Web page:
While I’m sure most people know about the Black Friday shopping event that follows Thanksgiving each year, a relatively new shopping “holiday,” of sorts, popped up in the last decade that is celebrated annually on the Saturday after Thanksgiving. Small Business Saturday was created almost ten years ago to encourage people to “shop small” and check out their local brick and mortar stores that dot Main Streets across America.
In South Dakota, with 99 percent of businesses classified as small businesses, this event is particularly special. There are over 86,000 small businesses in the state that employ over 210,500 employees, collectively. So, when you support small businesses and the hardworking people who make them possible, you also help support the economy of South Dakota.
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I recognize what these stores, shops, and restaurants mean to our communities. Aside from the economic impact they have on our state, they also help give South Dakota its charm. Almost every city in our state has a Main Street that is home to a number of unique stores, from restaurants to retail. A local downtown coffee shop can serve as a great spot for friends to gather. The town bookstore can be the spot for all generations to share stories and book recommendations. And these are just a few examples.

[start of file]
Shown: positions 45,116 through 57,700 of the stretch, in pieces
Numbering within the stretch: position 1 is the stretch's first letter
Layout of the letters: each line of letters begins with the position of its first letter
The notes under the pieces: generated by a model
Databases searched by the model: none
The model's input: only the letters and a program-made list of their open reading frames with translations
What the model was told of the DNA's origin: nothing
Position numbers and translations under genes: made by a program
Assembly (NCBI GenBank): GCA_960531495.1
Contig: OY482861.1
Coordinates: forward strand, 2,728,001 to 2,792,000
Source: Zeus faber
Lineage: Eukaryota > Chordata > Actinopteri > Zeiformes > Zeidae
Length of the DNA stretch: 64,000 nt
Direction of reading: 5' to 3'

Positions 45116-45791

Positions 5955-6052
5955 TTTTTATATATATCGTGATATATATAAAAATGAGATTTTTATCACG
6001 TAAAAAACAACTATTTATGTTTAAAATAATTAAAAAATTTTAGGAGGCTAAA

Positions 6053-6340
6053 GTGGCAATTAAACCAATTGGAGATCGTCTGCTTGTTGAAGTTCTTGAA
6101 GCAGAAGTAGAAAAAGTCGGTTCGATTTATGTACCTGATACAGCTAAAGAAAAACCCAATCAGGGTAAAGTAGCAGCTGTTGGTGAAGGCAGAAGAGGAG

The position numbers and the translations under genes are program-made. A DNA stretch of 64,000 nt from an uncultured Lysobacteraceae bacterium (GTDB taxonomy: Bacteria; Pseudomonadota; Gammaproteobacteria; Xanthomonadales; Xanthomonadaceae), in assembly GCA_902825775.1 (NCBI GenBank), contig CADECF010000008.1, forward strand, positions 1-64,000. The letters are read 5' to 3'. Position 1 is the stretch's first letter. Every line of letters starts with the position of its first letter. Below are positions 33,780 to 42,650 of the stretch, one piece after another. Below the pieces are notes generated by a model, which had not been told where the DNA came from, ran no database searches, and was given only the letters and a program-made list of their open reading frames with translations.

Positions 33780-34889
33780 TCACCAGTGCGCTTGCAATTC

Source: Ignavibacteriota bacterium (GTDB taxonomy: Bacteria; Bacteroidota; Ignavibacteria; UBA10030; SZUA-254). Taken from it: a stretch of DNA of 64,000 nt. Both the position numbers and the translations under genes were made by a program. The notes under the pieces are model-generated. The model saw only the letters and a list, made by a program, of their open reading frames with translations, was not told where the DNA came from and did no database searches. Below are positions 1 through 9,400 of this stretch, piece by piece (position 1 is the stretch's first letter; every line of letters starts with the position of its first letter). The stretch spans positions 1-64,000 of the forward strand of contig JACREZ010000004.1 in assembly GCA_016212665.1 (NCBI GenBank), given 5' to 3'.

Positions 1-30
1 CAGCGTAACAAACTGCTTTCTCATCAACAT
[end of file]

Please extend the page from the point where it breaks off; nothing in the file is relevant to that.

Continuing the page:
Small businesses are not just Main Street shops, retail stores, and restaurants. Small businesses are also the construction companies that keep our state’s communities growing by maintaining our local roads and infrastructure. They’re the local dentist, optometrist, and doctor’s offices that ensure our small towns have the services they need. They’re the local insurance companies and law offices – and many other businesses, too numerous to name. Small businesses are what make communities in our state great.
Almost two years ago, Congress passed the Tax Cuts and Jobs Act, historic tax reform that has helped small businesses expand their operations, increase wages, add new employee benefits, and hire more workers. In addition, the reduction of unnecessary red tape over the last few years has helped create a regulatory environment that continues to allow businesses of all sizes – small businesses, in particular – to keep thriving. I will continue to look for ways in Congress to ensure our Main Streets remain a prosperous part of our communities, because I know there is always more that can be done.
This holiday season, consider supporting your local communities by “shopping small.” Remember how important these businesses are for our neighbors, friends, and families, and the state of South Dakota.
John Thune represents South Dakota in the U.S. Senate.